In the heart of Buenos Aires, representing the political center of Argentina is Plaza de Mayo. Argentina commemorates two dates that were key to the establishment of the country, the Argentine Republic.
When the King of Spain was deposed by Napoleon in May of 1810, the citizens of Argentina decided that it was time to take matters into their own hands. Why should they continue to follow the dictates of the King when he was no longer in power? The result was the removal of Viceroy Cisneros, the King’s representative and the establishment of the First Junta on May 25, 1810. Most of these activities took place in this plaza which is represented by the Pirámide de Mayo. Subsequently, on July 9, 1816, Argentina declared its independence. There followed many years of struggle but eventually their declaration held.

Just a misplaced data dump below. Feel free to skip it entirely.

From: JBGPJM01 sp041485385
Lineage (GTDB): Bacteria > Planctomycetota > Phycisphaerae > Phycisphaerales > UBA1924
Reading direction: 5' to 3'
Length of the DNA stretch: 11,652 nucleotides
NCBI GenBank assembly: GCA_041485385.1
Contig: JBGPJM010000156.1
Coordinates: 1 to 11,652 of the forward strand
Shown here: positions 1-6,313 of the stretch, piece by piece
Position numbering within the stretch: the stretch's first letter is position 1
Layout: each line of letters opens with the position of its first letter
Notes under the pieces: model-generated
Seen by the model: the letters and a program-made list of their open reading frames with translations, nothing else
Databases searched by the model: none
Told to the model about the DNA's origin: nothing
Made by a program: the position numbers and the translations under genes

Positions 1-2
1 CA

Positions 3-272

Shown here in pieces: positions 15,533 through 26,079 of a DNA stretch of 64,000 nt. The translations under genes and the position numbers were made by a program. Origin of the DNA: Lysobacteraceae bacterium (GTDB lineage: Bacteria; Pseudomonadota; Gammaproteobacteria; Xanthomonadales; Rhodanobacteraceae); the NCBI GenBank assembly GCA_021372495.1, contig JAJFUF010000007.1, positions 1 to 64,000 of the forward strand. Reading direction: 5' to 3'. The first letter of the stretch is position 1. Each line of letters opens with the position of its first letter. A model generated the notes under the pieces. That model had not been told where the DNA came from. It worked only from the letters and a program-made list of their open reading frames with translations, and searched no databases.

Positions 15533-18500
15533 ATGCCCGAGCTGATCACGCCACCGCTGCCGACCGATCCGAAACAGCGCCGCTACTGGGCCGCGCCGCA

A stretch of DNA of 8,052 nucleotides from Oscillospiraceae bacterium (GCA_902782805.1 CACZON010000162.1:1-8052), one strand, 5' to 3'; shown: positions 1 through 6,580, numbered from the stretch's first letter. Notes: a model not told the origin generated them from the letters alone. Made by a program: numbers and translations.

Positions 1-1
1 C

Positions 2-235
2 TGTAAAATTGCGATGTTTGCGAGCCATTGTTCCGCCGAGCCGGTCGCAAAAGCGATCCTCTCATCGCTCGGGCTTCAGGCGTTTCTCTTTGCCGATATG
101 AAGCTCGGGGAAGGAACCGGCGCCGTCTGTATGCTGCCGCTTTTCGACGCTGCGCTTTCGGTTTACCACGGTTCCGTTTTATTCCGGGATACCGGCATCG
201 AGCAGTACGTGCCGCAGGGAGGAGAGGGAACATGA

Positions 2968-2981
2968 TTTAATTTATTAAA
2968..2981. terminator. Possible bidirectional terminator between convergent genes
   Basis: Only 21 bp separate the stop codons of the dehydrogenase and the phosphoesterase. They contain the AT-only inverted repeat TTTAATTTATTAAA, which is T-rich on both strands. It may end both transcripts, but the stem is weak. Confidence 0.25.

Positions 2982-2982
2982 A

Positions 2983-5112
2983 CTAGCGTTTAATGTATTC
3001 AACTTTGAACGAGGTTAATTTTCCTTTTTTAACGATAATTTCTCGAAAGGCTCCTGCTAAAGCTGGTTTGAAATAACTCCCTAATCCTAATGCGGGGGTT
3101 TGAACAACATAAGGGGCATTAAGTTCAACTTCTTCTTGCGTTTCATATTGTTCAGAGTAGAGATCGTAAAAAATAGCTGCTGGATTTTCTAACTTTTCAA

Dominating one end of Plaza de Mayo is Casa Rosada, or Pink House. This building houses the official offices for the President of Argentina, currently Cristina Kirchner. The building, which dates from the late 1800’s does not also serve as the president’s residence like the White House in the US. There are many theories for the pink color but the generally accepted one is that they wanted to have a waterproof coating and the material available at that time was responsible for the pink color. At the other end of the plaza is the Cabildo which originally housed the local government.
Plaza de Mayo is also home to the many protests that take place in Buenos Aires on a daily basis. There is a permanent presence here for a group of soldiers who participated in the Falklands war but were denied benefits normally afforded those who have represented their country in a war.